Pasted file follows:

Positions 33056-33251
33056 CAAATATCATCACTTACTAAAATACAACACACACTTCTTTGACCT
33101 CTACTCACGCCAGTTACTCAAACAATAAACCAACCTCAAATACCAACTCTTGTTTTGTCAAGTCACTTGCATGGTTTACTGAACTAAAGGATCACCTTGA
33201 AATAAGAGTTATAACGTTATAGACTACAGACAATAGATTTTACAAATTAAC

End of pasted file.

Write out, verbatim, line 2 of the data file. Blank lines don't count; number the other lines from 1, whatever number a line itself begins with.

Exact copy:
33056 CAAATATCATCACTTACTAAAATACAACACACACTTCTTTGACCT